AH Tech Talk: Virtual Reality's Obstacles

Virtual Reality first captured the imagination of Hollywood in the 1980s where advances in computer technology combined with the idea of computer gaming inspired a few movies. Unfortunately, the technology was not to the necessary standard to capture any but a select few and we have had to wait the best part of twenty years before virtual reality is once again seen as being a realistic feature. Of course, in thirty years we have seen significant advances in computer power and devices are significantly more capable, smaller and power efficient compared with the 1980s but virtual reality still faces a number of obstacles. Analysts at Oppenheimer have published a report on the current state of virtual reality and have outlined the obstacles that must be overcome for the technology to be considered mainstream. Firstly, Oppenheimer are expecting gaming virtual reality headset shipments to reach 5.6 million units, across $1.4 billion in sales, by 2018: but they believe early generation headsets will disappoint consumers and this is why their estimates are conservative.

As for the problems that virtual reality systems will encounter, Oppenheimer have created a list of easy and hard problems. The easy problems start with the requirement for higher resolution display panels, because as the display is closer to the eye, so we are able to see greater amounts of detail. Oppenheimer's belief is that this is an issue to be resolved regardless of virtual reality or not, as competition between smartphone manufacturer is pushing panel resolutions higher. Their comment on the matter is: "We expect commercial volume 8K smartphone LCD display to be available by around 2020." We will likely never know if this is the case, but with each resolution bump, the benefit to the customer holding the device in the palm of his or her hand is reduced, whereas the processing power necessary is increased, which also increases the power and heat production. Another easy issue to fix is the lack of software content for virtual reality devices but here we have something of a chicken or egg first scenario. Nevertheless, we are seeing businesses invest in virtual reality content and applications such as Sony, HTC, Google and Facebook. Oppenheimer's point is that there is no "killer app" for the technology besides gaming. This is a valid point, but the gaming and entertainment business is very big these days. Those kids captivated by virtual reality in the 1980s are now of an age whereby they have the disposable income to spend on virtual reality products.

The harder problems are those that are perhaps not easily solved by incremental technological upgrades, because these relate to the human experience of the technology: the interface, ergonomics and social experience. Current human interfaces make the experience more "virtual" and less "reality," which is likely to deter potential buyers. Oppenheimer notes: "The near-term solution is using traditional gaming controllers for console games, which can seriously reduce immersion and presence, as users are constantly reminded by the controller that they are playing a game. While HMD and 3D sounds can create immersive VR experience, the lack of compelling touch and motion control feedback will break the sense of presence when users try to interact physically with the virtual world." The report also states that ergonomics need to be improved such that a user can wear a device that completely blocks their view of everything else around them, be tethered to another device (such as a computer or gaming console) and remain in a certain space for position monitoring. Oppenheimer notes: "We are unsure if gamers and general consumers alike are willing to spend long periods of time alone, in a confined space, with a headset, and completely shut off from surrounding environment." The final issue that Oppenheimer see is that of the social experience, or rather the lack of a social experience at this time. So far, virtual reality has only been a single person experience and this compares badly compared with an augmented reality system, which has social interaction. This point is almost certainly related with the killer application and necessary software for the technology.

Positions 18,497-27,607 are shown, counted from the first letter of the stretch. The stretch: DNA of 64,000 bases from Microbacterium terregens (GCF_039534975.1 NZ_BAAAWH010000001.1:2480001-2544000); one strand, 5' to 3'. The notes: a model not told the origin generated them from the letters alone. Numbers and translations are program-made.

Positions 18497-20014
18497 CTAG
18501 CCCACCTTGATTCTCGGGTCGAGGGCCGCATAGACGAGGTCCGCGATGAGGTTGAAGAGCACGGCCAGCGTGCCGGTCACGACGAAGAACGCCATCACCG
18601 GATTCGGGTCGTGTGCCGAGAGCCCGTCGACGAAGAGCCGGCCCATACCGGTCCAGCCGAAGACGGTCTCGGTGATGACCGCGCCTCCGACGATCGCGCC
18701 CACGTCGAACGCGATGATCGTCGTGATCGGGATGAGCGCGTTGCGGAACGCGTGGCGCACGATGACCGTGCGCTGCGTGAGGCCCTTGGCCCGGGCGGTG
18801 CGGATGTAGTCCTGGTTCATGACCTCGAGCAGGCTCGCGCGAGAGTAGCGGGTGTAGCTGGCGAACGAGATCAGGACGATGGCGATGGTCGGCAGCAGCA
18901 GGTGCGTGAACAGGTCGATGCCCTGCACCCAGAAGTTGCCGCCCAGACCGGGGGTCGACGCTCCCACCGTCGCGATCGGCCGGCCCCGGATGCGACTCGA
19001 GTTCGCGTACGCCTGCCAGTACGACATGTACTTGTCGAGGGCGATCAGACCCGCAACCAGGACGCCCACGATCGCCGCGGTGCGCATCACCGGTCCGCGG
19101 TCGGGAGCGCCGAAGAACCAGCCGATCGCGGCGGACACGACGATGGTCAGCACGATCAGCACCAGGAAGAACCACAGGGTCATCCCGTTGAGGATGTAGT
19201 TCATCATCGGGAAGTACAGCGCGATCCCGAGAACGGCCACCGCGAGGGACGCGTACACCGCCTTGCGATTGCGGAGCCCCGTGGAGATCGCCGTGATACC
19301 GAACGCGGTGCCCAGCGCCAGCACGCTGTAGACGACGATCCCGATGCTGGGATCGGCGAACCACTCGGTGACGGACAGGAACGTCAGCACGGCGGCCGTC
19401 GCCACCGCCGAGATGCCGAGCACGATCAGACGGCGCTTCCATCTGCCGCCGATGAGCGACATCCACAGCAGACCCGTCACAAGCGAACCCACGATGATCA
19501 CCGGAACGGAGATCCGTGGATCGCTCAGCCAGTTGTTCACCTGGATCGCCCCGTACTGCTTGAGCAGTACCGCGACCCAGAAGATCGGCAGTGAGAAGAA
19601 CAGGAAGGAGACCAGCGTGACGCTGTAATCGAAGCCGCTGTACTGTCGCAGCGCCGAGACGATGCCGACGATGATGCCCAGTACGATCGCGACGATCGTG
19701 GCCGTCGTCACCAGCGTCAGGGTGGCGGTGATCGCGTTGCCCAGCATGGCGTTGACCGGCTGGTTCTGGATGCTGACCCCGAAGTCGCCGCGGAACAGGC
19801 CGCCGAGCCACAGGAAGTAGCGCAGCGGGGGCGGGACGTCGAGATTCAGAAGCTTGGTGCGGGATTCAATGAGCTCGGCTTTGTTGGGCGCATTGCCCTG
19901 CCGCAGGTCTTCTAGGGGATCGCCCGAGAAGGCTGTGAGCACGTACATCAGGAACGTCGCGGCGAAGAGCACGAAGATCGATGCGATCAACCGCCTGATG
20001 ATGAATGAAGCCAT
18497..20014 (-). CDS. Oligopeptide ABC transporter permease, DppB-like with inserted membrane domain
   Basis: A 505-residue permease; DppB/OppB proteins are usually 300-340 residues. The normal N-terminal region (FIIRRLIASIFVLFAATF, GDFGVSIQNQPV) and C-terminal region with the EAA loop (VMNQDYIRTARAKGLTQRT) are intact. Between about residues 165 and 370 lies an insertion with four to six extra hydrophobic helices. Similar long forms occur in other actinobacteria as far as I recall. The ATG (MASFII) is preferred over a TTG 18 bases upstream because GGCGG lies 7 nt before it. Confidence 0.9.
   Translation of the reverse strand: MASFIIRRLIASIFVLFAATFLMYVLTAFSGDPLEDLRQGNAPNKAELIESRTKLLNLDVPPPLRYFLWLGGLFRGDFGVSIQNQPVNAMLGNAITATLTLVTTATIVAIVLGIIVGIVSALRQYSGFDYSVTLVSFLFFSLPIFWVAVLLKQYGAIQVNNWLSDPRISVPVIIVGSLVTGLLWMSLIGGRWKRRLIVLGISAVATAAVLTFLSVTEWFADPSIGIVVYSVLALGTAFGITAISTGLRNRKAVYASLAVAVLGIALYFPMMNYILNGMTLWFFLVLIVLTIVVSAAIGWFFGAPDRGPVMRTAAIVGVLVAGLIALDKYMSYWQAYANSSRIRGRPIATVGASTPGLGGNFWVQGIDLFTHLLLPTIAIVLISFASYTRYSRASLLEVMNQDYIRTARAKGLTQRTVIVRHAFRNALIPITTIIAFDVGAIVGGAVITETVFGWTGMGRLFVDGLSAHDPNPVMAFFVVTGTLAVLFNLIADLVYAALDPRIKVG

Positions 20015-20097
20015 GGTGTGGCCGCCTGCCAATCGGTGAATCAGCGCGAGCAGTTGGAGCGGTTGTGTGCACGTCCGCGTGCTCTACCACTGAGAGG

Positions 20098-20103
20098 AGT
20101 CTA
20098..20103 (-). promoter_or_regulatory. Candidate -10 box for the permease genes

The Oppenheimer report provokes some interesting questions, but some of their analysis appears to be somewhat wide of the mark. Gaming can be a social experience just as it can be an isolating experience, depending on what the gamer wants. Plus: many gamers have the disposable income and gaming consoles are powerful enough to handle the high resolution graphics and sound that will make a significant difference to the virtual reality experience. Perhaps the hardest problems that virtual reality needs to overcome is the perception that it needs to conform to existing behavioural models, and how some people become motion sick wearing the headsets.

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About the Author

David Steele

Senior Staff Writer
I grew up with 8-bit computers and moved into PDAs in my professional life, using a number of devices from early Windows CE clamshells and later. Today, my main devices are a Nexus 5X, a Sony Xperia Z Tablet and a coffee cup.
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